Another revealing aspect of this study is the individual vehicles and their place in the typical workday.  Social networking, where marketers are looking to develop one-to-one relationships, are not as frequented by decision makers.  The other area to connect directly, internet forums, is also a lagging vehicle.  On the other hand, traditional vehicles such as a news site and personal email are ingrained in everyday behavior.  Social media, as a newer communication and information source, requires change in a decision maker’s behavior.  Other tools, such as mobile devices, were readily adopted due to teh fact that they mimicked and incorporated existing communication methods.  It wasn’t as much of a leap for people to make.  Social media, on the other hand, my be too different from how decision makers gather information or collaborate.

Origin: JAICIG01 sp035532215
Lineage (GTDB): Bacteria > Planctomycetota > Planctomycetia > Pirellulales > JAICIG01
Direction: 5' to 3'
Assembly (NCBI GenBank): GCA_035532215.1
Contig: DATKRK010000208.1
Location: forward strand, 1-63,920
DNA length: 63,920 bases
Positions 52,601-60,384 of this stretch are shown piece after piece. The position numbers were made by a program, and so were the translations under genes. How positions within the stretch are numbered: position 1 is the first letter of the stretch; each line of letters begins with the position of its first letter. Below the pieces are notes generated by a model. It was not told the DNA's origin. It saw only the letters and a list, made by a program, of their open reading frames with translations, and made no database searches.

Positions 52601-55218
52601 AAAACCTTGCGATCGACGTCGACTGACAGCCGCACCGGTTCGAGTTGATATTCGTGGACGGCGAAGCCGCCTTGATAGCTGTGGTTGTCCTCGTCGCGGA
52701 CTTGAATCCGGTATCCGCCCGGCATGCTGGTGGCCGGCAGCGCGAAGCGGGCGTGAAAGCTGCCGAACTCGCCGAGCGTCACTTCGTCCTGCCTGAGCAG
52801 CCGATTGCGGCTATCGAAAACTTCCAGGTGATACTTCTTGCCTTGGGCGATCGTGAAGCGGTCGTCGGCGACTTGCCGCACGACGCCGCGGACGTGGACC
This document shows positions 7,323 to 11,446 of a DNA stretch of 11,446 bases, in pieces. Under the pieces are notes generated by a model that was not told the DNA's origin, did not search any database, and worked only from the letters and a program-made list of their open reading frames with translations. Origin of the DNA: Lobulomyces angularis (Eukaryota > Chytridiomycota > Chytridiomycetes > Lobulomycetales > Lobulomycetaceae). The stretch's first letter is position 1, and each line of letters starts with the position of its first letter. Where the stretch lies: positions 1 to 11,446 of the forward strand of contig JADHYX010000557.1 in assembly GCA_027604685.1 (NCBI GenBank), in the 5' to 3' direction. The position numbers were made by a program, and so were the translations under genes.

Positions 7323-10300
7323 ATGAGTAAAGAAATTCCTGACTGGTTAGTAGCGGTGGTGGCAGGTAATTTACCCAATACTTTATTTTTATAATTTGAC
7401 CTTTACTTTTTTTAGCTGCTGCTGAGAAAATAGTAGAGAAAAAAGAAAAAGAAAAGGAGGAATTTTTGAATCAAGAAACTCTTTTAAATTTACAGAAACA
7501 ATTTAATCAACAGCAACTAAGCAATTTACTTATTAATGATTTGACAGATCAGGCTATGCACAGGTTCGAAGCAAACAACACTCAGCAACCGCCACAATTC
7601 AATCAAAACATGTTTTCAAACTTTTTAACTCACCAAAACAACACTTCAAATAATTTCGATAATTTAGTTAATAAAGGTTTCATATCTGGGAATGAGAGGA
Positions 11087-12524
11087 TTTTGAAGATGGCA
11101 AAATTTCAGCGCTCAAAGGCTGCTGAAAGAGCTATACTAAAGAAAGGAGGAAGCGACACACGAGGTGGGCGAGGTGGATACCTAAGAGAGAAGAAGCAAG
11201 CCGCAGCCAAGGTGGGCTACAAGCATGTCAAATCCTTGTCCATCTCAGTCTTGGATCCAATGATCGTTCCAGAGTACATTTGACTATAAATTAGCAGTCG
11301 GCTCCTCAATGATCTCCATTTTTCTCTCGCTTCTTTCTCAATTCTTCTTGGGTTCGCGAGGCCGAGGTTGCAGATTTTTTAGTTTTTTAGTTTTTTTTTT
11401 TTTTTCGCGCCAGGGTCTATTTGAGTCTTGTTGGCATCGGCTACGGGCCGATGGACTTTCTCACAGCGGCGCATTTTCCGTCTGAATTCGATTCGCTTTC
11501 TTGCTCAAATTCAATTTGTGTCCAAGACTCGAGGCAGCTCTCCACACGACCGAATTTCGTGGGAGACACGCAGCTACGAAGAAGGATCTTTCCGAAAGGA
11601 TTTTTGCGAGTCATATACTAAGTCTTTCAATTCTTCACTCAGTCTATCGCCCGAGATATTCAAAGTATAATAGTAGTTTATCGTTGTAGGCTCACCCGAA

In a world where the journalist is considered a dying breed, across the board responents reconginzed the role they play in a professionals workday.  In fact, the gap is significant when compared to blogs.  This seems to point to a need to value and validated content versus opinion.  Another aspect to consider is that business journals are still able to sell online content and information.  Social media in time may become a trusted source of informtion, but today’s the number indicate that decision makers as designated by generation still rely and trust traditional sources.  Blogs, forums, and networks may still be seens as commentary and biased even is they are produced in journalistic fashion.